The Shipping News | Study Guide

E. Annie Proulx

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The Shipping News | Chapters 4–6 | Summary



Chapter 4: Cast Away

Quoyle, his daughters, Aunt Agnis, and her dog, Warren, take the ferry heading to Newfoundland. Quoyle thinks Aunt Agnis's argument he should "start a new life" in a "new place" makes sense. He has nothing back in New York; he has no job and his wife is dead. Quoyle received insurance money after Petal's accident and decides to use the money to build a new life for him and his children. They'll start their new life in the town of Killick-Claw, Newfoundland.

Before he leaves New York, Quoyle phones Partridge, who's doing well as a trucker in California. Quoyle tells his friend his news. Two days later, Partridge phones Quoyle to tell him he knows of a local newspaper in Newfoundland looking for a reporter to cover the shipping news. Partridge suggests Quoyle contact Tert Card, the managing editor.

It's a long trip to Newfoundland—a 1,500-mile drive followed by a ferry ride. A ferry passenger approves of Agnis's "comin' home." Agnis thinks of the history of the island, its inhabitants, its long-gone fisheries, its sometimes frightful weather, and the inhabitants' struggle for survival. She lived in Newfoundland as a girl and remembers her life then. Her family moved to the States when she turned 17, a month after her father died when "a knot securing a ... hook failed."

Chapter 5: A Rolling Hitch

Quoyle drives the family along the west coast of Newfoundland toward Quoyle's Point, where the old Quoyle house still sits. The land is "fissured" and the "tombstone houses" are visible from the road. Out to sea, they see immense icebergs on the water. Their ancestral house is distant and remote, and the road narrows to two lanes as they travel on toward the isolation of Quoyle's Point. The road "home" is "churned mud." Quoyle doubts his car can make all 17 miles of it. After three miles, even this road gets wilder and more impassable. Quoyle, who sometimes thinks in headlines, muses, "Car Disintegrates on Remote Goatpath." With the road ahead little more than mud strewn with rocks, Quoyle wants to wait until morning before attempting the final 11 miles to the house. The kids are hungry but there's little to eat. They spend the night sleeping in the car and in a tent.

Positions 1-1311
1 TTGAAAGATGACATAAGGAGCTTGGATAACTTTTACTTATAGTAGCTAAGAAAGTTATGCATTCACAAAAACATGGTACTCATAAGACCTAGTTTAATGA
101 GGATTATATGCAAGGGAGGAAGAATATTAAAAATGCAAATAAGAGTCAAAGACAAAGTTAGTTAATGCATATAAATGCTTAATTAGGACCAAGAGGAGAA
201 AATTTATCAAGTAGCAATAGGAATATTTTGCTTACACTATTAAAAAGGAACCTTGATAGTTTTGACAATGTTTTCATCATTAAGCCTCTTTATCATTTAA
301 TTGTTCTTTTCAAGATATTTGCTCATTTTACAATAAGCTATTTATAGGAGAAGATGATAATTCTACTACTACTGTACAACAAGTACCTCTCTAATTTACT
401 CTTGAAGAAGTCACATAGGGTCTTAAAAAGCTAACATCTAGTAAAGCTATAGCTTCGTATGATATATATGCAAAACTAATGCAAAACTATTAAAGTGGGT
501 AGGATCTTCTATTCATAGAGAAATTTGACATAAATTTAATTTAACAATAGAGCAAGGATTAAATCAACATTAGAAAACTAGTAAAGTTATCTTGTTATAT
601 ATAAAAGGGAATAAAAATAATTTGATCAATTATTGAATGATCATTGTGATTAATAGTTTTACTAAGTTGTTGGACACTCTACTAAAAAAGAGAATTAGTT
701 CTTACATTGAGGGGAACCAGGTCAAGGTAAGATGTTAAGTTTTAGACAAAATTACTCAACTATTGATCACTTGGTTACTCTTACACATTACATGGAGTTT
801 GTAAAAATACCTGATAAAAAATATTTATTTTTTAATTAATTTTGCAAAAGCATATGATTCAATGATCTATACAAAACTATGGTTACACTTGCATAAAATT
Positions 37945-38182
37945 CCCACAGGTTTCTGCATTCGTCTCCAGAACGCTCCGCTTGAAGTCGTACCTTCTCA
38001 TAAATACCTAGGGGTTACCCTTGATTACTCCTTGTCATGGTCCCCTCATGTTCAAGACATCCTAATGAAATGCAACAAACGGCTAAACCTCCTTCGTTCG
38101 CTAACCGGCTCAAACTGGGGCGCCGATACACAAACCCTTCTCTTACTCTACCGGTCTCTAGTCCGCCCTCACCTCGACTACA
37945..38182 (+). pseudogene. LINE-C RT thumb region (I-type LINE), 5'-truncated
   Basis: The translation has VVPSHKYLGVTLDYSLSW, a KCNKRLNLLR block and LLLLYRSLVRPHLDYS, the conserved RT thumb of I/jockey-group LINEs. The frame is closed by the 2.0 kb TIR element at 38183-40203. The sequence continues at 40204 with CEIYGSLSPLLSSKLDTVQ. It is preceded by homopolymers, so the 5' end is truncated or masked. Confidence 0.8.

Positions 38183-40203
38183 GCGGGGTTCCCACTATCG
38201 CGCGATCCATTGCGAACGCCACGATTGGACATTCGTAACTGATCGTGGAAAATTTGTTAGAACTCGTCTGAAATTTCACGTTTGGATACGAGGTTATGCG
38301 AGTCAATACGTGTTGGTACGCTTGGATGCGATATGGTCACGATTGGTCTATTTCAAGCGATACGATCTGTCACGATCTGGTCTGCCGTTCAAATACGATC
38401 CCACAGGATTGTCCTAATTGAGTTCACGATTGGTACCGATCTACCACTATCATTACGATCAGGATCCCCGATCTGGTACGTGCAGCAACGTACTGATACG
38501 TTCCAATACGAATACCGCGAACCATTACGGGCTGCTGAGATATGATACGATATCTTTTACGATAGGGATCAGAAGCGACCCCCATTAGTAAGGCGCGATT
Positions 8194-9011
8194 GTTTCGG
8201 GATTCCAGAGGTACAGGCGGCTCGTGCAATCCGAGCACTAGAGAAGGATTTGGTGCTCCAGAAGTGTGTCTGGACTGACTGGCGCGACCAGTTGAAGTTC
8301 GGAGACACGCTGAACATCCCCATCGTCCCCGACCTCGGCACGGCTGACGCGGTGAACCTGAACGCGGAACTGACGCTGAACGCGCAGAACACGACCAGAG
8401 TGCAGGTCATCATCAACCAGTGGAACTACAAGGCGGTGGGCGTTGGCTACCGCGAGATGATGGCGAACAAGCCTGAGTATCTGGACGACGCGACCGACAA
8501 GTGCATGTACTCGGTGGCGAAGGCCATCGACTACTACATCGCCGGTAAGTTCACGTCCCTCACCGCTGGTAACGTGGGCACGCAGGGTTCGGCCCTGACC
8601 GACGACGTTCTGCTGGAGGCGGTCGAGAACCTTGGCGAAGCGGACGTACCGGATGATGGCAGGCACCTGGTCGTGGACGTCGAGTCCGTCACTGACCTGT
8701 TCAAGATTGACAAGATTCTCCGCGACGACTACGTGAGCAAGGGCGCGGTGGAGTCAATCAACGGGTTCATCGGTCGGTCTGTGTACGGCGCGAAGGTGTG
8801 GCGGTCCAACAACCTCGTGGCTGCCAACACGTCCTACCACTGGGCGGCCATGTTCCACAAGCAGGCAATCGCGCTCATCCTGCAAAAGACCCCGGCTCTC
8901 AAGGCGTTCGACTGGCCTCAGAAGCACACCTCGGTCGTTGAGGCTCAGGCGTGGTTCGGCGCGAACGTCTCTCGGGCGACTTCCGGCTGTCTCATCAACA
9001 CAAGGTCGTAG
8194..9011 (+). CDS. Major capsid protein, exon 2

The next morning, they tackle the road again. In daylight it looks more manageable and soon becomes a decent gravel road. The road ends at a parking lot next to a concrete building, the old shuttered Glove Factory. They wonder what to do next. While they're making tea on the camp stove, Aunt Agnis spies the house in the distance and they all hike toward their new home.

The "gaunt" house is anchored to rock by cables. It tilts and rocks in the wind. Many of its windows are broken and there are holes in the roof. The inside is not much better. Wooden planks anchored by rusty nails cover the windows. Inside, the house is cold and damp; the stairs on the "funnel"-like staircase are concave with wear and ancient wallpaper droops off the walls. It all looks "mean and hopeless." The family starts to clean and fix it up a bit.

Quoyle starts a fire outside; they cook dinner and eat it by the campfire. Bunny asks if Petal is going to live with them, but Quoyle tells her Petal is "asleep ... forever." He's gripped by grief. Bunny wanders away toward the back of the house and screams as she sees (or thinks she sees) a white dog with red eyes. Quoyle comes running but can't find any white dog nearby. Even Aunt Agnis's dog, Warren, "snuffled without enthusiasm."

Aunt Agnis is thankful she's home again at last. "Nothing would drive [the Quoyles] out a second time," she thinks.

Chapter 6: Between Ships

Quoyle and Aunt Agnis discuss the difficulties living in the derelict house. Maybe they should rent a place in town while the house is repaired. Agnis suggests Quoyle get a boat to avoid driving on the terrible, roundabout roads, but Quoyle fears water and storms. Agnis tells Quoyle she earns a living as an upholsterer, specializing in yachts and ships.